Overseas investments by Indian companies have more than doubled in the previous fiscal year as they expanded their foreign businesses, according to data released for the first time by the Reserve Bank of India.
Foreign direct investment (FDI) by Indian corporates was $5.1 billion in the first two months of the current fiscal year that started in April. It jumped more than two folds in fiscal year 2010/11 to $43.9 billion from about $18 billion in the previous year, the data showed.
Indian overseas investment policies have been liberalised over the past few years to promote exports and strengthen economic linkages with other countries.
“In the post 2003 period, the policy has enabled corporate entities and registered partnerships to invest in bonafide businesses abroad, currently to the extent of 400 percent of their net worth, under the automatic route,” the RBI said in a release on its website.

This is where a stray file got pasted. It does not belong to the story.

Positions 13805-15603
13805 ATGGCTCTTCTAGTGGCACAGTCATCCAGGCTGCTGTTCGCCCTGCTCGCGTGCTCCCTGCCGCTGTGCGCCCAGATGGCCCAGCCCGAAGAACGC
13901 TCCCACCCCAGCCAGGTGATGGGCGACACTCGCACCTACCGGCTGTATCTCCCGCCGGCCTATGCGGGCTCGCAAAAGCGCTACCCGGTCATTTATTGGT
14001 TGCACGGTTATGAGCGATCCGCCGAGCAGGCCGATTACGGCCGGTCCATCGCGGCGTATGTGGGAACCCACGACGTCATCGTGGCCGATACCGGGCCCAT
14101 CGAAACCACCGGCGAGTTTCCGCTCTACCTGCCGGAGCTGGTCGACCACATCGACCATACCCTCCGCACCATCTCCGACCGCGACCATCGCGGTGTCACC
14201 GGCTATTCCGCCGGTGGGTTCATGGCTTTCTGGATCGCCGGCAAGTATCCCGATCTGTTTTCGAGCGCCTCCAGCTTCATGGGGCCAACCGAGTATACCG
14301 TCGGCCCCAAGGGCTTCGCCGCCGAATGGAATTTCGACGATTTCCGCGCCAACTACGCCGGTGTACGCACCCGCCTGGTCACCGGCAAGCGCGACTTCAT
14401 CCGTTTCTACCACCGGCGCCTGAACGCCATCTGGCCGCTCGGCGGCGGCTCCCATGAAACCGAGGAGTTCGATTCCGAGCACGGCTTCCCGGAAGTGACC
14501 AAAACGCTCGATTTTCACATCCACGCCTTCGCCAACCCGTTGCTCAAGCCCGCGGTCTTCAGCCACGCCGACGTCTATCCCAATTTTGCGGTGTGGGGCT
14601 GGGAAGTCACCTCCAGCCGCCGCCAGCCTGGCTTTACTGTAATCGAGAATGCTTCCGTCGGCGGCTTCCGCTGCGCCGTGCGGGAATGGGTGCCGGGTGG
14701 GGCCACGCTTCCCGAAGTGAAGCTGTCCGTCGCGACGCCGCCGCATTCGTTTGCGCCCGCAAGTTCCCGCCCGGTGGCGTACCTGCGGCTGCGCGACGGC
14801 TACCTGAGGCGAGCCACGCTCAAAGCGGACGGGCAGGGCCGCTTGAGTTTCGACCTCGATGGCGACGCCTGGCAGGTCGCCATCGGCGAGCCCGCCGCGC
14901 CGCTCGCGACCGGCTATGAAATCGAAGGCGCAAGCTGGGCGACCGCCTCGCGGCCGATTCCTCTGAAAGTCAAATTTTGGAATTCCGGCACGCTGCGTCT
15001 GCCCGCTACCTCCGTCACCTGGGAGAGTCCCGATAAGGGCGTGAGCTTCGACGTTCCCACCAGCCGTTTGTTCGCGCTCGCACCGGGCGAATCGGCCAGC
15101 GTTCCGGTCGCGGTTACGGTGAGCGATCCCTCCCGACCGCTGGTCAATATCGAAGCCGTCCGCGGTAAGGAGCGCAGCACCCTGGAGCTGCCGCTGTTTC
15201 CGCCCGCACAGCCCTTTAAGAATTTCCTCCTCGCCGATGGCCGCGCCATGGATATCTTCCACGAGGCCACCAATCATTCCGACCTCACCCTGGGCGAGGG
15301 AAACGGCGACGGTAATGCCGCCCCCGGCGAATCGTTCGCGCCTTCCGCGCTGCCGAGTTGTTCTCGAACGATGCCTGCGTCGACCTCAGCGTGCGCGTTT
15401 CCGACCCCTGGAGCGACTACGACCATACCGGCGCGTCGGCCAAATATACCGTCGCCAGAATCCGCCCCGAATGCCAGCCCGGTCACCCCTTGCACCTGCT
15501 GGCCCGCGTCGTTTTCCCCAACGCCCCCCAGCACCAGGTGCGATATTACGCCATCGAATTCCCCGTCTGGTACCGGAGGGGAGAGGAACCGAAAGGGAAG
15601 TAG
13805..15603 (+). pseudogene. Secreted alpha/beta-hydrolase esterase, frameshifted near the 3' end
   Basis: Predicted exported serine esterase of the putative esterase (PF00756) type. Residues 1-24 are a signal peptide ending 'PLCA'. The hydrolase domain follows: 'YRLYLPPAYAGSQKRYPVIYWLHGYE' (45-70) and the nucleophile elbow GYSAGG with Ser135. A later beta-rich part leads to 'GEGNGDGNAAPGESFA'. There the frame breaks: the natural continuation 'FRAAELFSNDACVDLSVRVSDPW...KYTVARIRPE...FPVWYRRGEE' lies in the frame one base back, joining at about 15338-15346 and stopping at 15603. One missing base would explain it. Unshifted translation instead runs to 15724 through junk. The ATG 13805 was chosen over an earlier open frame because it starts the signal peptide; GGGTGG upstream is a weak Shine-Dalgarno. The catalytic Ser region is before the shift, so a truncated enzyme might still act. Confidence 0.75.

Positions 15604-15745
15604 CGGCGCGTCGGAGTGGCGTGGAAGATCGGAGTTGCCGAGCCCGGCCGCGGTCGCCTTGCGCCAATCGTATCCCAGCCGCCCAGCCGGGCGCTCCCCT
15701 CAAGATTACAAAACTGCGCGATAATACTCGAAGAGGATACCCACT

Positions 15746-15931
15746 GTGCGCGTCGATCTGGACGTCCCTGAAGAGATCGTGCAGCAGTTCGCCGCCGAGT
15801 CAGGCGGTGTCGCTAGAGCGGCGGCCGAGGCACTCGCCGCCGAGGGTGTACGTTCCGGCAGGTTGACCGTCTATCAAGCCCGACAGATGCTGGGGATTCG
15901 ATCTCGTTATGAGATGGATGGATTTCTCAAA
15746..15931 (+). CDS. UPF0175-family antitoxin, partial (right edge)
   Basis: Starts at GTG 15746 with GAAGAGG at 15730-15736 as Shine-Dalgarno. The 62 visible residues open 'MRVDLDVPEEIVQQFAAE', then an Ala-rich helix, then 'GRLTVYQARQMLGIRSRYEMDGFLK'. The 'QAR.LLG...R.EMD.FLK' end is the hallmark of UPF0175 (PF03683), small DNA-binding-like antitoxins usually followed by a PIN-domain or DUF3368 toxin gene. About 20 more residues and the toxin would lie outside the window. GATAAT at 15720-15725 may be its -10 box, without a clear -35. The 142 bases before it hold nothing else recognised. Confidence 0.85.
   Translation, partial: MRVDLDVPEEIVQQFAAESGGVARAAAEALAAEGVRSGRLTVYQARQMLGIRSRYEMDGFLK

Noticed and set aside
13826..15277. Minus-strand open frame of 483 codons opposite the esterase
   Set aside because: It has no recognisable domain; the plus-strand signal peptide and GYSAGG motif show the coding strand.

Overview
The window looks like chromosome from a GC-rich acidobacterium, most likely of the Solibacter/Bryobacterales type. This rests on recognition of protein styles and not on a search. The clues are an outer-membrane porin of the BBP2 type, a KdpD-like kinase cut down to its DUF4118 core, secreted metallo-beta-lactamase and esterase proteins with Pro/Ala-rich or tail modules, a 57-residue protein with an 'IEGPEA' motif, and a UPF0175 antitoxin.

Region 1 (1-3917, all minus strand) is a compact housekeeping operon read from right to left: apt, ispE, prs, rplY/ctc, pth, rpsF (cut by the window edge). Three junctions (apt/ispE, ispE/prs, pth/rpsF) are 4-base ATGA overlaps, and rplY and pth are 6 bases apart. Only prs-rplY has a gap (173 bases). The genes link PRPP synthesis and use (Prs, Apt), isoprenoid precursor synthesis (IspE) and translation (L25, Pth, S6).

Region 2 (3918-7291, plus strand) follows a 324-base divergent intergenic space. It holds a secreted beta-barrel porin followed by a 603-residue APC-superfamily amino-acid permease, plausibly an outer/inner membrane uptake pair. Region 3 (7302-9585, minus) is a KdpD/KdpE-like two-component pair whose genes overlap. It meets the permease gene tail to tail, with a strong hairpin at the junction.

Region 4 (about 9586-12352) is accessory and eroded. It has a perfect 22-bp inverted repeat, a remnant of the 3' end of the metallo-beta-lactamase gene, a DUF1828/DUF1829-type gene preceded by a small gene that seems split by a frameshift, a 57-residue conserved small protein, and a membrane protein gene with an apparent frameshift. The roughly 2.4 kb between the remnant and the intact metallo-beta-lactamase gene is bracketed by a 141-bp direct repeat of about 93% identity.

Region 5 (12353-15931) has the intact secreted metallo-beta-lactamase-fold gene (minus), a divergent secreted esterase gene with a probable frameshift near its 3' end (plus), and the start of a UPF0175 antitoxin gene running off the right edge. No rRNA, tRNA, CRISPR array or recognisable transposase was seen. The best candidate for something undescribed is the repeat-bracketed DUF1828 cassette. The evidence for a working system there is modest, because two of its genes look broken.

India has been facing a fall in foreign institutional investment on global risk aversion, with foreign funds selling nearly $213 million of local shares so far in June, after offloading $1.16 billion in May.
However, FDI flows into India bounced back in April on an investment surge in services, construction and auto sectors, reversing a steep drop recorded in the previous fiscal year.
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